-There are numerous places on the web where you can read about him but this page is a good place to start, giving a discography and a list of good links.
-I offer you now the 13 tracks John Hurt recorded in the 1920’s and will later make a compilation of my personnal favorite performances from the 1960’s that i’ll post when we get to his “Spike Driver Blues” at the end of the Anthology.
1.Aint’ no tellin’
2.Stack O’Lee Blues
3.Candy Man Blues
4.Spike Driver Blues
8.Big Leg Blues
9.Nobody’s Dirty Business
10.Got the Blues,can’t be satisfied
11.Blessed be the Name
12.Blue Harvest Blues
13.Praying on the old camp ground
(This download will be available only for a short period of time, as MJH records are easily available elsewhere, so try to support the small record companies like Yazoo and Rounder records by buying their reissues, with great liner notes and photographs)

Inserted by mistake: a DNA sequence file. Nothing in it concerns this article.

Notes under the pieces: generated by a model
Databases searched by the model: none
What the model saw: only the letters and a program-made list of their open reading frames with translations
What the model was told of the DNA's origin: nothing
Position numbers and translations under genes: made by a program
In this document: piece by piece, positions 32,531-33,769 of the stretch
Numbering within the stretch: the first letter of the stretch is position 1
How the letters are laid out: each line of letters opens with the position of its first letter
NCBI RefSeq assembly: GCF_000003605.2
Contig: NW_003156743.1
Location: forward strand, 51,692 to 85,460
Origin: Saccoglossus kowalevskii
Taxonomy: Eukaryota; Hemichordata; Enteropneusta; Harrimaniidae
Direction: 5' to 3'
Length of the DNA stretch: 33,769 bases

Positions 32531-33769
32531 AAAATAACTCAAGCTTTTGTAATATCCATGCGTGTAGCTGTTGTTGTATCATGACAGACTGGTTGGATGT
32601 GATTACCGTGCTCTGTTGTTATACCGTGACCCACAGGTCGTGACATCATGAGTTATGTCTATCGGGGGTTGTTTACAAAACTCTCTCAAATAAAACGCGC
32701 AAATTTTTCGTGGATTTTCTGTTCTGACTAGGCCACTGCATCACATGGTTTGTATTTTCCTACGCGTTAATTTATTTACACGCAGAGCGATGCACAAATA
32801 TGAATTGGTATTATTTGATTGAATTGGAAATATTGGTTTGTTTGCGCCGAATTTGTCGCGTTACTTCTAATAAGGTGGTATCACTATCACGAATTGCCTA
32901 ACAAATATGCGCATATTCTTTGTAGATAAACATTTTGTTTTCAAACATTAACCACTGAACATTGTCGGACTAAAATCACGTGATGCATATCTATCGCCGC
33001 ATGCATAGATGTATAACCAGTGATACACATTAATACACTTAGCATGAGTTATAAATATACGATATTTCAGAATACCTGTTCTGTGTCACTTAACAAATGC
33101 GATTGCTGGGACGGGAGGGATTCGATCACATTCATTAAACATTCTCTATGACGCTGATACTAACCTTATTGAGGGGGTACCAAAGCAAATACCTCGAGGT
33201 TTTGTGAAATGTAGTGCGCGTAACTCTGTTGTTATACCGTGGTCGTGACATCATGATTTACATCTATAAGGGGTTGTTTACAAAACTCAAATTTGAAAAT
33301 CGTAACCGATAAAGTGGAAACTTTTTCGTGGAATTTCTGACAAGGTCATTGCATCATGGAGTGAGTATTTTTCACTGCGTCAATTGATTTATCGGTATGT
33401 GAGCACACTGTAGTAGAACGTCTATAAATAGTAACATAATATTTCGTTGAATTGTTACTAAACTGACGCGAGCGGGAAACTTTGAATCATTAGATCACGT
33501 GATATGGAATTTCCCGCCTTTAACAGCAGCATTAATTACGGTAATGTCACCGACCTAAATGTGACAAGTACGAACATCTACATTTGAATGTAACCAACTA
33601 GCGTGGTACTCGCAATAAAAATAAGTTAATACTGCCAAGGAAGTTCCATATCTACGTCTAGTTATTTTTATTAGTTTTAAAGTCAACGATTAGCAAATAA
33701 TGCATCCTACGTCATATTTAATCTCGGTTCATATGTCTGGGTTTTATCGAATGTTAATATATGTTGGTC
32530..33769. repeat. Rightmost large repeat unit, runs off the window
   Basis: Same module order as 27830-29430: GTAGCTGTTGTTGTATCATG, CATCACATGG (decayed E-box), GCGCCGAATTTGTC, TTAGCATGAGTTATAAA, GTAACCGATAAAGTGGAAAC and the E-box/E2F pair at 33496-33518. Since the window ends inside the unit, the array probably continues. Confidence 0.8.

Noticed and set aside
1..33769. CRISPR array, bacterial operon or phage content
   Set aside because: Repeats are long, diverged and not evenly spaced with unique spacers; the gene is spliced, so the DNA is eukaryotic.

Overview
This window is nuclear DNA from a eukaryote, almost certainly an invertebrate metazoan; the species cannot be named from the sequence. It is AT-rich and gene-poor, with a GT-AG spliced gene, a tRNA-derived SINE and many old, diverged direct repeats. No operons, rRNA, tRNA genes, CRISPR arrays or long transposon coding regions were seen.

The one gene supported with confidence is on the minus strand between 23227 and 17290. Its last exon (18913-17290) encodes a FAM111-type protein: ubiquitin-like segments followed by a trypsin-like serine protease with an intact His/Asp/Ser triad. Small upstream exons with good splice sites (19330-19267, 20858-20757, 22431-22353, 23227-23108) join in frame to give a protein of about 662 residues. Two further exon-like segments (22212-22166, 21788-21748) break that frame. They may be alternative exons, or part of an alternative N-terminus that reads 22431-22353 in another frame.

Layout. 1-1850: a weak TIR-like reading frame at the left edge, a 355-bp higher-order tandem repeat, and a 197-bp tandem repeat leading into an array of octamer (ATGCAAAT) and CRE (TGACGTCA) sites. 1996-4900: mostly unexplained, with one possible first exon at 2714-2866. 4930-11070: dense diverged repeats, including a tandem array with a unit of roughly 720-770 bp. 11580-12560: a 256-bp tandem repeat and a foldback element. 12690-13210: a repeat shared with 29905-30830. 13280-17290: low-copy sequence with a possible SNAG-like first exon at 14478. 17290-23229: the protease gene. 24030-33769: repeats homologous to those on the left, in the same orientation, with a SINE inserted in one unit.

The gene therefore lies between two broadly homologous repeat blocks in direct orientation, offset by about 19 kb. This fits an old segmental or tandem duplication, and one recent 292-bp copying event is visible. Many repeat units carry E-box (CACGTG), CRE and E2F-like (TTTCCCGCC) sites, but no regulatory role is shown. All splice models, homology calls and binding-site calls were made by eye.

-You can see amazing footage of MJH playing and talking on a DVD compiling two Pete Seeger’s Rainbow Quest shows of the 1960’s issued by Shanachie.
You really have to see him play and talk to realize what a sweet human being he was…
-MJH was the first Anthology artist that i listened, long before i discovered the Anthology itself and like many others, was captivated by his guitar playing and did my best to learn it. Stefan Grossman was a precious help during those years i learned to pick the “Country Blues” on the guitar with his instructional books and later on videos (most of it is available on dvd now). Have a visit to his Guitar Worshop’s website.
The Frankie Variations
“NEGRO SHOT BY WOMAN”
Allen Britt, colored, was shot and badly wounded shortly after 2 o’clock yesterday morning by Frankie Baker, also colored. The shooting occurred in Britt’s room at 212 Targee Street, and was the culmination of a quarrel. The woman claimed that Britt had been paying attentions to another woman. The bullet entered Britt’s abdomen, penetrating the intestines. The woman escaped after the shooting.”
– St Louis Globe-Democrat, October 16, 1899.